Time to decide which way to ascend Mellbreak. I could have gone up by a 'normal' route but for no particular reason, I had the idea of walking up the side of the fell near Scale Knott.

Heading up here was steep but still manageable enough. Nothing that a few stops to catch my breath didn't sort out.

Once that part of the climb was over and you get onto the gentler section of Mellbreak the view over Mosedale opens up. Over there is Great Borne and the small pointed fell is Floutern Cop.

I'm on the proper path now and heading up to Mellbreak summit.

Lorton Vale seen from Mellbreak summit.

Shortly after leaving the summit I passed these two, and although I said hello, they hardly had the decency to lift their eyes off the ground. In all fairness, I could hear them talking on the radio to two people, one called Roger Out and the other just called Roger. Perhaps they wanted to carry on talking in case they lost the signal.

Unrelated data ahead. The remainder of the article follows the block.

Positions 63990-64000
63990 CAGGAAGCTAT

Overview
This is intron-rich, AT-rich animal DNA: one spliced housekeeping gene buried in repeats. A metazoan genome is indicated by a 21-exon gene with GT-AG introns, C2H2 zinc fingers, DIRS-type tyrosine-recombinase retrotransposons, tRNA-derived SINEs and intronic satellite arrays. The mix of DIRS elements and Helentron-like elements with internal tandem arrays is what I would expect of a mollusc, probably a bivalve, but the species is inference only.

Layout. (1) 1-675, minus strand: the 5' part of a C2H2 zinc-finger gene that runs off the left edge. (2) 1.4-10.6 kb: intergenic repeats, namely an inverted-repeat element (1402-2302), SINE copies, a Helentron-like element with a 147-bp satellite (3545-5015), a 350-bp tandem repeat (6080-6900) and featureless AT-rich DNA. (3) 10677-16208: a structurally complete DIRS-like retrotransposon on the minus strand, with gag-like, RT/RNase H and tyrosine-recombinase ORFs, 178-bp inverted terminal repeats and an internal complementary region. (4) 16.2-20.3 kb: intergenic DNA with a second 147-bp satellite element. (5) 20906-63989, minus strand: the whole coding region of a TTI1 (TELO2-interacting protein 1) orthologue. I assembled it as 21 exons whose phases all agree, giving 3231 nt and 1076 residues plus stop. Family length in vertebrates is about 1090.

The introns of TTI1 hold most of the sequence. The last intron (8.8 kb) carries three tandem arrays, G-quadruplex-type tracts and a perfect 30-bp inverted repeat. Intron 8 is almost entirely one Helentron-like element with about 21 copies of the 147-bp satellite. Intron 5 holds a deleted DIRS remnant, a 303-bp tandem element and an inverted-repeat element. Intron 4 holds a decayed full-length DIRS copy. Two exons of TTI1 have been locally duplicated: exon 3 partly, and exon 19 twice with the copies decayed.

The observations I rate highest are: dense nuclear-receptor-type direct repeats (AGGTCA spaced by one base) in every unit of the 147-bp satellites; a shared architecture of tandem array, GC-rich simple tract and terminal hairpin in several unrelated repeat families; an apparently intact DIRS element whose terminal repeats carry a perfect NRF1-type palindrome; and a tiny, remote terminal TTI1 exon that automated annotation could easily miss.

Mosedale and Hen Comb. Mosedale can be a very wet place indeed and if it weren't for the path you can see down there, getting from one side the the other would be a daft thing to attempt, unless it was frozen or in the middle of a drought.

I could hear the hunting horn along with lots of shouting and barking dogs over on the side of Hen Comb. Then the dogs seemed to go completely mental and that was when I caught sight of them chasing what looked like a fox; if the colour was anything to go by. I have to admit it sickened me a little bit and all I could hope was that the fox managed to give them the slip.
If you look carefully on the right of the picture you can make out what could be the fox.

After crossing Mosedale Beck with more or less dry boots I took this picture looking out of Mosedale towards Low Fell.

There's nowt like a direct ascent to get the heart and lungs working and believe me, mine were on overtime at this point.

Dale Head / Fleetwith Pike silhouettes.

Hen Comb summit in front of Gavel Fell and Blake Fell.